Victoria Sergievskaya came third in the inaugural Online Sambo Cup ©FIAS

Russian sambist Victoria Sergievskaya has reflected on her positive experience of participating in the first International Sambo Federation (FIAS) Online Sambo Cup, where she finished third.

Winning the bronze medal behind winner Julia-Maria Horn of Germany and Spain's Adrian Labrado, Sergievskaya spoke of what she learned from the competition.

It was created by FIAS to fill the void left by the COVID-19 pandemic, which has suspended most international sporting activity.

The first edition of the Online Sambo Cup was limited to European athletes and took place on June 20 and 21.

"This unusual format quite appealed to me, it proved to be a very useful interactive activity," Sergievskaya said.

"I believe that all athletes need to know the sports theory, and for those who represent their country at international tournaments, English is also very important in order to be able to communicate with each other.

"I felt very nervous before the start of the Cup. 

"Besides, the fact that for me the competition took place at night affected my condition."

Sergievskaya hails from the Siberian city of Tomsk, which shares a longitude similar to parts of China and sits six hours ahead of parts of Western Europe.

She continued: "I was worried but everything went off fairly well. 

"This tournament taught me an important lesson: you do not always need to do everything faster. 

"Battling it out to reach the finals, I thought that I should finish as soon possible, but it turned out to be my mistake; and although the format of the competition itself implies promptness, at that moment I really have hurried."

Sergievskaya was also filled with a sense of national pride while honing new skills.

"The leading motivation for me was the desire to learn something new. 

"This is such an unusual experience, and, representing our country alone, I felt a very special responsibility.

"In the course of the event, I’ve picked up two exercises: to do the splits and to perform the arabesque for 10 seconds, but most of all I remember the task of opening the card in the semi-finals. 

"Later on, I mused for quite a while what would have happened if I had opened another one.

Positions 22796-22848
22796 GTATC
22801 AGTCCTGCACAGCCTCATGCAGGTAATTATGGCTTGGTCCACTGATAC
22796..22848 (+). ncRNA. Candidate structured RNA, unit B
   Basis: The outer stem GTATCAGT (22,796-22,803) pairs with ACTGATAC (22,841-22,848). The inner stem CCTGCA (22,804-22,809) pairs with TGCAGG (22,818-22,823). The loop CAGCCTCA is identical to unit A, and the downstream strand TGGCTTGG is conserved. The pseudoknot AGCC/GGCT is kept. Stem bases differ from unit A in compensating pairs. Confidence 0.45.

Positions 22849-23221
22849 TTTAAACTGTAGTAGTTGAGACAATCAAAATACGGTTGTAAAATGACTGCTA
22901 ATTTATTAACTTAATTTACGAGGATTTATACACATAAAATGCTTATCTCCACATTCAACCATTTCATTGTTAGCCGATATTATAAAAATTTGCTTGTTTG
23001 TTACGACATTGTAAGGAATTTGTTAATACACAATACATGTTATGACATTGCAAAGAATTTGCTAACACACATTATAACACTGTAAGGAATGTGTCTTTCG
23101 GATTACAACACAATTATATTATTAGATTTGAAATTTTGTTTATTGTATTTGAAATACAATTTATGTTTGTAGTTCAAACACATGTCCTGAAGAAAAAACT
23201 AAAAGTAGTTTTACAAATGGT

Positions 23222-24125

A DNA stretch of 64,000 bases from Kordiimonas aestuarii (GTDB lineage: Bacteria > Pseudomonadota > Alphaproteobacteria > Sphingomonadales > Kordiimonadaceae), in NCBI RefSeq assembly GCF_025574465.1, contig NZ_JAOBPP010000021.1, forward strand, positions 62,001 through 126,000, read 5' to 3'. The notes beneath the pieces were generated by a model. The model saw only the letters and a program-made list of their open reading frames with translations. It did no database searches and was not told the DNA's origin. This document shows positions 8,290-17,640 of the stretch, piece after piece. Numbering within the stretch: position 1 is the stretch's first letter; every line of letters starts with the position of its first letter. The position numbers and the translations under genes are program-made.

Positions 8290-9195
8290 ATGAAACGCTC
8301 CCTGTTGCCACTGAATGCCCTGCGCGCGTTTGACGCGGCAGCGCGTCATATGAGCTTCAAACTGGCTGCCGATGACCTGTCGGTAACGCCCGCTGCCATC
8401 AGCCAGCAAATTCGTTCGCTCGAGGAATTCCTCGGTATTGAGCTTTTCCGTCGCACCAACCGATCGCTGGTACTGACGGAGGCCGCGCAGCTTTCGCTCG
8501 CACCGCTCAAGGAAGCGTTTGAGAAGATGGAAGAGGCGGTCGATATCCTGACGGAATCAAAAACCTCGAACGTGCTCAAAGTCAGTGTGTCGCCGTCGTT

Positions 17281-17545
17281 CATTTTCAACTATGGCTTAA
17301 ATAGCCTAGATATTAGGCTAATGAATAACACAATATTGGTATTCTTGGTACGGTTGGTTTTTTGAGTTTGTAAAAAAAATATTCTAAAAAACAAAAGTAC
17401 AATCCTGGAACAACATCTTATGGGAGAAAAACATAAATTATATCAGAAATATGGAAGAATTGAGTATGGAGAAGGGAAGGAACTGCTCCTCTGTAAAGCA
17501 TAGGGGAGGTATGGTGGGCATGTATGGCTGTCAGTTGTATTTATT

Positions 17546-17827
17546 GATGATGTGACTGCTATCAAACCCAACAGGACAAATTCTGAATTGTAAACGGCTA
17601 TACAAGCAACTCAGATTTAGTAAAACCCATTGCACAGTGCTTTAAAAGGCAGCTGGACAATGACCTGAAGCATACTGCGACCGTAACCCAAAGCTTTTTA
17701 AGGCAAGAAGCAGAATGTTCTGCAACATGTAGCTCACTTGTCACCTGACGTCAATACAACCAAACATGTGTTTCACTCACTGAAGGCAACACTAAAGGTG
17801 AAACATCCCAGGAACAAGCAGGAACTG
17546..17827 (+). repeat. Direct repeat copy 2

"Perhaps I would have perceived that image differently. 

"It depicted a pretty rare technique: a throw with dislocation grip of both legs. 

"I was finally able to understand what kind of technique this was only when I opened the whole picture." 

At 20, Victoria Sergievskaya is one of Russia's top young sambists ©FIAS
At 20, Victoria Sergievskaya is one of Russia's top young sambists ©FIAS

The competition required athletes to match the skills given on random squares and they were then marked on their technical prowess.

With women winning both gold and bronze medals, Sergievskaya feels the tournament was a step in the right direction in terms of equality.

"The main advantage of such competitions is that all participants perform on equal terms," she said.

"Also, there are no gender differences; you don’t have to be very strong to win. 

"Besides, the online format of the tournament was such a release in time of the lockdown. 

"When in isolation, it is difficult for athletes to find motivation for training, and these competitions, although quite simple in terms of physical fitness, forced us to get off the couch and exercise."

FIAS is planning more competitions on different continents, with the African version having taken place on Saturday (June 27).

The Asian competition is set for July 4 and 5 and a Pan-American edition for July 11 and 12.

The winners of each will participate in final series on July 18.